"I don't think I've played linebacker since college," Kearse said, "but it was fun. You know me: My game is chasing the quarterback, putting the guy down. I probably missed too many sack chances tonight and, in that regard, I'm my own worst enemy. But, hey, you do what you have to do to win, and this was a big win."
The irony of the Johnson blueprint was that, because of the presence of Randy Moss, the rhetoric preceding the game was that Philadelphia might have to make alterations in its secondary to compensate for its young cornerbacks, Lito Sheppard and Sheldon Brown, both three-year veterans and first-year starters. It is a sign of the confidence that Johnson and his staff possess in the corners that the Eagles principally played Moss with their usual coverages.
Philadelphia plays a coverage scheme whose simplicity lies in its complexity. Usually the corners are in press coverage and, if an opponent doesn't attempt to go over the top of the secondary, the Eagles safeties are freed to support the run. Johnson probably added a bit more two-deep coverage for Monday's game, in an effort to force Culpepper to go underneath with most of his passes, and the gambit succeeded famously.
Not once did the Vikings try to get the ball deep to Moss, who had promised to come here and take on the role as Philly-buster, but who finished with eight benign catches for 69 yards and one touchdown, a four-yarder that didn't come until 3:32 remained.
The other half of the much-ballyhooed wide receiver showdown, Terrell Owens, also had a relatively quiet night until his 45-yard touchdown grab (replays suggested he did not have control of the ball but, in one of their many gaffes, the Vikings did not challenge the ruling) nudged the Eagles into a comfortable 24-9 fourth-quarter lead. In the battle of top-shelf quarterbacks, Philadelphia's Donovan McNabb got the better of Culpepper.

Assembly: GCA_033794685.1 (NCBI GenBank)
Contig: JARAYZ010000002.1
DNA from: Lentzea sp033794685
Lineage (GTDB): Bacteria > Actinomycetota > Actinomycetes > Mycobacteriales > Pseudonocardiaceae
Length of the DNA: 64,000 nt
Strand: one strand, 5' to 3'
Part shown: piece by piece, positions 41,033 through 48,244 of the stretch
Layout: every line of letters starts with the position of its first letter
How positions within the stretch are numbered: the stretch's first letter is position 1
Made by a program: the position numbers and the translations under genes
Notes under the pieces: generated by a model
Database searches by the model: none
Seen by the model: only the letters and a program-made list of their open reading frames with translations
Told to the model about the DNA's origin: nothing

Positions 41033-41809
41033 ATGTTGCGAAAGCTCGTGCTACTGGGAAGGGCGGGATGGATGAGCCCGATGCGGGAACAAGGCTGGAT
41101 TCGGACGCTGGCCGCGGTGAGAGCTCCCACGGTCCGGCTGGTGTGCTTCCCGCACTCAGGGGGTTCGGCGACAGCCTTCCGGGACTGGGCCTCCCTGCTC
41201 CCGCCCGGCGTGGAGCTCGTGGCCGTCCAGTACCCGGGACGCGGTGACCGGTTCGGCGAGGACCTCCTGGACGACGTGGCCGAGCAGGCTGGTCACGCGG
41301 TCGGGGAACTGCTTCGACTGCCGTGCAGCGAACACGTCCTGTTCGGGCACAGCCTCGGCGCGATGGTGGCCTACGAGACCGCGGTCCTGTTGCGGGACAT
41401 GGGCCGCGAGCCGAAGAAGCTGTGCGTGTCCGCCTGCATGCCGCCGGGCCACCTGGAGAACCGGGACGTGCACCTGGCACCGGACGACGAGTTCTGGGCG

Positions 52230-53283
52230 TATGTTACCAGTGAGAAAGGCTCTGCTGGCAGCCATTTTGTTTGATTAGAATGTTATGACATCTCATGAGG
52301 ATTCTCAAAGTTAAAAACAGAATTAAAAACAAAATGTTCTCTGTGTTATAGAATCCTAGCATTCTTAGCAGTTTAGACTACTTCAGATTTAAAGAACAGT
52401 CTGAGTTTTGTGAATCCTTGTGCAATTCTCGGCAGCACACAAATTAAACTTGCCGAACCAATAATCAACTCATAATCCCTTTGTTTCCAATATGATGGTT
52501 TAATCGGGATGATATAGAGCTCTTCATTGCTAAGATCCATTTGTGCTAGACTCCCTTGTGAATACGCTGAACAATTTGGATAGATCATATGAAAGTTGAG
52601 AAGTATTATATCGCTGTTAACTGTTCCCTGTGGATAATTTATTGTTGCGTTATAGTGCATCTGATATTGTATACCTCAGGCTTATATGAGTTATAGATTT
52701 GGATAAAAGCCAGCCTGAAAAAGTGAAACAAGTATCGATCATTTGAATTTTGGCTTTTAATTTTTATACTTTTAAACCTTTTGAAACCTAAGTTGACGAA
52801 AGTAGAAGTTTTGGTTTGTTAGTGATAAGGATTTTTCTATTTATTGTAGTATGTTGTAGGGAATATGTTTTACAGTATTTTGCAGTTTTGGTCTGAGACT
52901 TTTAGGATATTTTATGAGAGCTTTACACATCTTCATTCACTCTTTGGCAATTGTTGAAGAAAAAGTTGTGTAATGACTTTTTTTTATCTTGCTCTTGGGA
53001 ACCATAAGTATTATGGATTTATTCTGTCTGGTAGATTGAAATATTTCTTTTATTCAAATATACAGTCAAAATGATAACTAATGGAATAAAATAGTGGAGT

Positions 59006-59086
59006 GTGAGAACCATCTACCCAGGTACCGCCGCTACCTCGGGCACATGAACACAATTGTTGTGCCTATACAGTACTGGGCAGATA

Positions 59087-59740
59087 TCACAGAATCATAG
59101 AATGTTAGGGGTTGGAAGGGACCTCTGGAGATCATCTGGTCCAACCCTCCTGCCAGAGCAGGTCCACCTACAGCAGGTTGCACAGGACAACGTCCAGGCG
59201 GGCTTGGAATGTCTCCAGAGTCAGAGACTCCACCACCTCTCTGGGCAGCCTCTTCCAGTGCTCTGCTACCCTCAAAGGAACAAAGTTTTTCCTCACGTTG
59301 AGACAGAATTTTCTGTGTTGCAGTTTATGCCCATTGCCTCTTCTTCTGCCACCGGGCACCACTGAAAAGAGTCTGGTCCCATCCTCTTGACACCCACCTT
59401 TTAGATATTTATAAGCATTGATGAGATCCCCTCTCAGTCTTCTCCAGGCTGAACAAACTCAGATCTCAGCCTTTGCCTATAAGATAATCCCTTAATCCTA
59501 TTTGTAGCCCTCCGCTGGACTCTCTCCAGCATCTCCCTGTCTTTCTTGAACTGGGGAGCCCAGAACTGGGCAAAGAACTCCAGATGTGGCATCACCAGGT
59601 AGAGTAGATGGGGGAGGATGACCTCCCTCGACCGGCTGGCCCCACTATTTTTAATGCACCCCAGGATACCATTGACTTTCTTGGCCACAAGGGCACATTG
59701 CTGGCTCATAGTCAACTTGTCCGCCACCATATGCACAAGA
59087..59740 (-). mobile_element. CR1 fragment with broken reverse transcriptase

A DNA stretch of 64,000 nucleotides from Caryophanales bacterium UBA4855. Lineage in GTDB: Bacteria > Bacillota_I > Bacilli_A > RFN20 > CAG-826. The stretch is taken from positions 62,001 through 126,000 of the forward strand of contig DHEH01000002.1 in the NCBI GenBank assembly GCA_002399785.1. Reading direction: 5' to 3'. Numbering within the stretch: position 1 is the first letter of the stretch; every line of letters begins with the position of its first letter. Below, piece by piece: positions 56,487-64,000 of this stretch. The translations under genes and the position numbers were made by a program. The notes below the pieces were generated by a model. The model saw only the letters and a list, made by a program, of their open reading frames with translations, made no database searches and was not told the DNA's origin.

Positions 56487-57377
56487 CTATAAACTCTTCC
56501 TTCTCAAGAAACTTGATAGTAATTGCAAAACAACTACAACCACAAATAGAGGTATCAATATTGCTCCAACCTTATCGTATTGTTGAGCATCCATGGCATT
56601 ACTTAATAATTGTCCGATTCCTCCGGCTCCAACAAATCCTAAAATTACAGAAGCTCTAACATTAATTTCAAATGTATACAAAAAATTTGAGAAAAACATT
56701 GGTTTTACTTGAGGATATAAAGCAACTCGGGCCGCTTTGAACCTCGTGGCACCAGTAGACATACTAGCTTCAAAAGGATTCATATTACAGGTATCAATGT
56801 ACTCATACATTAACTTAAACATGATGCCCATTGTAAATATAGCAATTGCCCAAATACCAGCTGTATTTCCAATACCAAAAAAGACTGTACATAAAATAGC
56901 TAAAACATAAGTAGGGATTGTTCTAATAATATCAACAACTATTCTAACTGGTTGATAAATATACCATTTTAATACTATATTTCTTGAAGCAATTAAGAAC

But it was the staunch Philadelphia defense, which allowed plenty of yardage but just one touchdown, that provided the biggest edge.
"A lot of people talk about that 'bend but don't break' stuff, but we live it," said strong safety Michael Lewis. "We're not going to let you in the end zone, plain and simple. You might move the ball on us, man, but you won't move it where it counts."
Indeed, when the Vikings drove the ball into the Philadelphia side of the field, it was as if someone had issued the Eagles a direct challenge. Of Minnesota's 70 offensive plays, an amazing 43 of them came on the plus-side of the 50-yard line. The Vikings had 29 snaps from inside the Philadelphia 30-yard line and 13 that originated inside the 20-yard line.
There were five Minnesota possessions of 10 plays or more and six drives on which the Vikings gained 50-plus yards.
But Culpepper fumbled away a touchdown when he lost the ball at the one-yard line. And until Moss' late-game score, all the Vikings could eke out was a trio of field goals from the ageless Morten Andersen. When the Vikings were cautious with their play calls, the Eagles, especially Johnson, were daring with theirs.
For his part, Kearse wouldn't mind getting back to just rushing the quarterback, notching his usual complement of sack opportunities. But the diversity of the Eagles defense, and the devious mind of Johnson, could allow The Freak to discover even more manners of torturing opponents.
"That's fine with me." Kearse said. "As long as I make an impact, it doesn't matter what my [individual] numbers say, you know. 'Cause no matter where they put me, I'm going to be a force."
Len Pasquarelli is a senior writer for ESPN.com.